6 First Steps to Building an Author Platform from Scratch
Updated: Apr 5
In this post, I’m digging into building an author platform. I knew that if I was to take this authoring gig seriously, I needed to expand my online presence. While some agents and publishers state that an author platform does not factor into their decision to sign-up an author, some state that it does. I’ve erred on the side of caution and built one by following professional advice. I now have a growing author platform that I’m thrilled to bits with.
If you still aren’t convinced you need an author website, publishing expert Jane Friedman explains why you should, and how to go about setting one up.
Once you’re convinced to set up your author website, I suggest also reading Jane’s other blogs:
And if you're looking for examples of other great author websites, C.S. Larkin's post A Comprehensive Guide to Building an Author Website has plenty of links.
You’ll read about the importance of your brand. For a fun way to learn about branding yourself as an author, my favourite resource is Shayla Raquel’s The 10 Commandments of Author Branding. (I’m not paid to recommend this).
The biggest advantage to your author website, is that you own and control it. As you will see from my Facebook and Instagram disaster stories below, you don’t want to keep all your eggs in one basket.
As an unpublished author, I did not have the confidence that whatever I wrote would carry any weight. But I wrote about what I knew—my experiences. This helped me share my authoring journey with conviction, including the times I stumbled—hoping to help others avoid the same traps. Helping others is the key to the success of my blog!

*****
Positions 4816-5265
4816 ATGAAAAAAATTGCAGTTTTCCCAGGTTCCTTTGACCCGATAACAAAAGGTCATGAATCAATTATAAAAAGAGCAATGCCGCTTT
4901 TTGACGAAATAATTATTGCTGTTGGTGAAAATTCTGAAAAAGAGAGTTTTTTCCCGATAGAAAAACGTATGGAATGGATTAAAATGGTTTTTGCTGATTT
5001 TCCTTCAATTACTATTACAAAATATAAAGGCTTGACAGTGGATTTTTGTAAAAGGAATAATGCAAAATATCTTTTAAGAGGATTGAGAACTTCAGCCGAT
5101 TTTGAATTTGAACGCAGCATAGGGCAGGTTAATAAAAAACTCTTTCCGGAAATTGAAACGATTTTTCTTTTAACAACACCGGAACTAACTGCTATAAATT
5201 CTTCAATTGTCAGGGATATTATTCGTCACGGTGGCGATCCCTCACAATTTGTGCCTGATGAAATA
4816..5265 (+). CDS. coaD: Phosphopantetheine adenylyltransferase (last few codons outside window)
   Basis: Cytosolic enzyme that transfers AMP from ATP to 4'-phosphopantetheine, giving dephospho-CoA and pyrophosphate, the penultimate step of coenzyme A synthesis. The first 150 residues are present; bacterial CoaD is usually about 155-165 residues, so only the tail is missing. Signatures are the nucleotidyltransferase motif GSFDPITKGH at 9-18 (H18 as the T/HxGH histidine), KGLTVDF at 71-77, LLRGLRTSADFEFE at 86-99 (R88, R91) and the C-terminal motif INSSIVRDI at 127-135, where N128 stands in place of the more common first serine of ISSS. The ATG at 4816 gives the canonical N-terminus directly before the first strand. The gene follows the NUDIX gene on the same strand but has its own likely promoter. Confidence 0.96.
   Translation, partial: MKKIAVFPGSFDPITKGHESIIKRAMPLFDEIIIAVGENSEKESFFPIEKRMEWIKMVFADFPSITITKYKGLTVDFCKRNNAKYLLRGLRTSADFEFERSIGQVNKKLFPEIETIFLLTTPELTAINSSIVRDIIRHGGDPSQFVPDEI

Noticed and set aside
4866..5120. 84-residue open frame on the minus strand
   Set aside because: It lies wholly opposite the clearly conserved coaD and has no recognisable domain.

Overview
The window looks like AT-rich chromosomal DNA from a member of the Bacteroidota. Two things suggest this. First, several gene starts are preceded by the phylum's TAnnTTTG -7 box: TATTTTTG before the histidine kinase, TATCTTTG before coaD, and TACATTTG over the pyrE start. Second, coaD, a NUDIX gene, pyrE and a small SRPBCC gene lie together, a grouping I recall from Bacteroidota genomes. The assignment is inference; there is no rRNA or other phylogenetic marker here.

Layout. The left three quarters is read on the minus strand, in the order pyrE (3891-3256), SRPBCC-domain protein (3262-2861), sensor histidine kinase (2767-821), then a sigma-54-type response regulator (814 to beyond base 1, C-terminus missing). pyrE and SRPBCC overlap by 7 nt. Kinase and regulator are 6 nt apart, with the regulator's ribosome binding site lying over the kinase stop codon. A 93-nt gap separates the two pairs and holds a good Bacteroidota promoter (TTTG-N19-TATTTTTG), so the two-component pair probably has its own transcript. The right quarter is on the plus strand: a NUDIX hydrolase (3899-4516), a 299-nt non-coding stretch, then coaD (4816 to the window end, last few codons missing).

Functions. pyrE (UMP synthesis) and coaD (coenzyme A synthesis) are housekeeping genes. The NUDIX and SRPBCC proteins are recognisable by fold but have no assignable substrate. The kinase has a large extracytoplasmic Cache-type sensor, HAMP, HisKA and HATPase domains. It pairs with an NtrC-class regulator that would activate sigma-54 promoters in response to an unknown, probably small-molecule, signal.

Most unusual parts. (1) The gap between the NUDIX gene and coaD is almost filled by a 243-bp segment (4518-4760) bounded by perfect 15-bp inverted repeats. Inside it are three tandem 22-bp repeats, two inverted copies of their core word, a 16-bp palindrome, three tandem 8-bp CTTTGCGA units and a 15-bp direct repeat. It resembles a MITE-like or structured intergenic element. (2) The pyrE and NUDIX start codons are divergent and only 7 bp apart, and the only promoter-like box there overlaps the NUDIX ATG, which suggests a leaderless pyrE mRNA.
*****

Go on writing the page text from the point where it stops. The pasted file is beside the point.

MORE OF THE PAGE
How to Start Blogging: A Definitive Guide for Authors —Jane Friedman.
Here’s how I help others through blogging:
Interviewing an array of folks in the publishing industry not only gives my readers a useful resource and contact, but also gives the interviewee exposure on another platform.
Offering your blog to tour companies and other authors is a great way to get more traffic to your site, as well as help support fellow authors. It also provides a great platform for your readers to find more books to read while they're waiting for your next book to come out.
Inviting other bloggers to write helpful articles for my readers. My guests share their own experiences or expertise (so my readers can learn), and they gain exposure too.
Other bloggers have different audiences. What better way to get your name out there, while dishing out helpful info, and supporting another writer?
My newest successful endeavour is inviting multiple guest bloggers to contribute to a listicle. One or two small snippets for a listicle is less of a burden on contributors than asking for a whole blog. Listicles are a lot of work to put together, but a lot of fun too! Plus, my readers and I gain valuable advice and insight from industry insiders, including:
How and where did I make these industry connections? Through my social media platforms, of course!
It’s on Twitter where I connected with all the literary agents, editors and authors found in my blog posts. It’s also where other bloggers have reached out to me to guest blog for them, which has led to me becoming a Blog Tour Host for historical fiction author, and award-winning blogger, Mary Anne Yarde from The Coffee Pot Book Club.
Having an author platform is all about harvesting the wonderful networking opportunities that are out there!